Much like any addiction, it starts slowly and builds gradually. It gains momentum and eventually consumes you until you're trapped, completely beholden to the power of the screen, with no strength or desire to resist the "next episode playing in 10 seconds" button that tantalizes you from the corner of your monitor.
At the beginning, you're just trying to sneak in an episode before dinner, and before you know it you're on a bender—clocking over ten hours in a span of only two days, full seasons watched from start to finish. I've been there, and it is a dark time. I shamefully admit that my Netflix and I are so well acquainted, it has filtered in an entire category of "things I might like" titled "Eighteenth Century Period Dramas with a Strong Female Lead."
There was one particularly snowy weekend—the kind where leaving the house is not advised unless necessary—during which I binge-watched the Netflix original series House of Cards in its entirety. When I was finished, feeling sufficiently hollow and unfulfilled, an unwelcome thought kept creeping into my mind: this is gluttony in its purest form.
The price of gluttony is not just feeling unsatisfied, and the host of other feelings that come hand in hand with "doing the very thing you hate." It can actually cost us in dollars and cents. Consider the case of Matt Buie, a B.C. man who was saddled with a $22,000 phone bill. While on vacation with his family in Mexico, Buie's 11-year-old-son was confined to their hotel room for three days due to bad sunburn. During this time, Buie received a message from his provider letting him know that for security reasons, namely "excessively high" data charges, his phone would be shut down. "Excessively high" was no understatement—Buie's son managed to use up approximately 700 megabytes of data, which is equivalent to roughly 12 straight hours of video streaming and online games. This leads me to ask: how do we come to this stage of excess, and who is to blame? The child? The parent? The cell phone company? Or is gluttony just a part of our social fabric in this age of instant gratification?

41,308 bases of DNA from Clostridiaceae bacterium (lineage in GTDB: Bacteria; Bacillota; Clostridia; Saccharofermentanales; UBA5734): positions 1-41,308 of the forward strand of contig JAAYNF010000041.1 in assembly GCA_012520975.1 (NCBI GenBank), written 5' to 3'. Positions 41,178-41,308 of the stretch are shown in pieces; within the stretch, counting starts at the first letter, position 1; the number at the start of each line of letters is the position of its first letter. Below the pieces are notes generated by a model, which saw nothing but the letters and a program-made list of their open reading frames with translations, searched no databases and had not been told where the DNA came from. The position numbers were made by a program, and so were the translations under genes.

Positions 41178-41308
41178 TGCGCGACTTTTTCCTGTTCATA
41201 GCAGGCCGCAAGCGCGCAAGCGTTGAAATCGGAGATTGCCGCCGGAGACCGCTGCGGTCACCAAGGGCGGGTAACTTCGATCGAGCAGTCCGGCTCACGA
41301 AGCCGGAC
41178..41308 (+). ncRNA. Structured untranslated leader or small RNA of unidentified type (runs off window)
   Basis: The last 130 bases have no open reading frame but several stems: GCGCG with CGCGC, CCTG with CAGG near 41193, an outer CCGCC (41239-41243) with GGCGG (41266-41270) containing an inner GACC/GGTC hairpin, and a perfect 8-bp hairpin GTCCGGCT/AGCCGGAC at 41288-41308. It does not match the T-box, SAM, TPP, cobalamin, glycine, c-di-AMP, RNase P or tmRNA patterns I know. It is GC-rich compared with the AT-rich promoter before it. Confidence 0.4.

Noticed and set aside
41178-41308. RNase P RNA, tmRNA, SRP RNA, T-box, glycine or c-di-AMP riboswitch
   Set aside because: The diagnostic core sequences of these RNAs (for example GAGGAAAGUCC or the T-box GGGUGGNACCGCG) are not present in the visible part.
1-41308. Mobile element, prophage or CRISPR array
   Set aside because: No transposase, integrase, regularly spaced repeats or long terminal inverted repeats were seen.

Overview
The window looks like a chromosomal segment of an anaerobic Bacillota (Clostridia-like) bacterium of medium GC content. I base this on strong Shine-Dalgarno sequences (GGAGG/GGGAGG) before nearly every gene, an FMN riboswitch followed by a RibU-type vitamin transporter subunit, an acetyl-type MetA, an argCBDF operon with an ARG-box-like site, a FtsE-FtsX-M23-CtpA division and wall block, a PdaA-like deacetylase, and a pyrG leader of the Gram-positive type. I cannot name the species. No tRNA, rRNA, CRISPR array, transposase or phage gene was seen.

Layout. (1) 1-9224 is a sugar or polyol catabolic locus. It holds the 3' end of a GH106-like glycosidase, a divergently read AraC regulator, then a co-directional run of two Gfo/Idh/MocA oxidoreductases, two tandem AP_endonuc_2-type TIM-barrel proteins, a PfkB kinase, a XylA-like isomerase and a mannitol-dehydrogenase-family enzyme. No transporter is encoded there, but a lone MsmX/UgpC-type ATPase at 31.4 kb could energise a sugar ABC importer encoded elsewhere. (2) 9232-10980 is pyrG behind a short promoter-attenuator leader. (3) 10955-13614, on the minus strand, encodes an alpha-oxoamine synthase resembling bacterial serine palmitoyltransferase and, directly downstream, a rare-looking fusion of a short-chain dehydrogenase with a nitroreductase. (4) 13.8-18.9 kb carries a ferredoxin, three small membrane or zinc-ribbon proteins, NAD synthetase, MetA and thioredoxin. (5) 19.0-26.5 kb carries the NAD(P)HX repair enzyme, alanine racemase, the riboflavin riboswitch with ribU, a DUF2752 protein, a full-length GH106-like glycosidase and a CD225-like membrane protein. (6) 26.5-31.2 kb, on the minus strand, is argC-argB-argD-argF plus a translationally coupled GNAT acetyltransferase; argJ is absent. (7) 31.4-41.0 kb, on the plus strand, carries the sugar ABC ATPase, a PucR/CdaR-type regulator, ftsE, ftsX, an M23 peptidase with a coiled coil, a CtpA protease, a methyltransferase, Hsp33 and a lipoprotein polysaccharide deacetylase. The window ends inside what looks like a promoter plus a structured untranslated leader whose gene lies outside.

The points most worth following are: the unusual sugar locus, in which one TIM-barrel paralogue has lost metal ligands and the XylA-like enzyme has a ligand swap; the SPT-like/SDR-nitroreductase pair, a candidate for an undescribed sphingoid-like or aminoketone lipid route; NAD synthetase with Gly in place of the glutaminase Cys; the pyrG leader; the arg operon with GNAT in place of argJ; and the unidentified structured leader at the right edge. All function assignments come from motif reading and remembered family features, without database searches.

Three weeks into the Lenten season (a time for reflection and repentance, during which we are called to "turn away from sin and be faithful to the Gospel"), I am made ever more aware that we are consistently bombarded with messages that promote ease and convenience; being made to wait for anything from coffee to downloads is reason enough for complaint. Temptation is used as a marketing tool, and it is ever so easy (and seemingly acceptable) to fall prey to fleeting hungers. Humans need limits. We need them because they bring balance and add meaning to our lives. Limits fill the voids that we create with our excess. The first round of all you can eat sushi is far tastier than the second . . . or fifth; movie sequels are almost always crushingly disappointing compared to the originals; and anyone who has ever had a hangover can attest that the first glasses of wine ought to have been the last. As the saying goes, there is such a thing as "too much of a good thing." I will have to keep this in mind the next time I am tempted to watch just one more episode.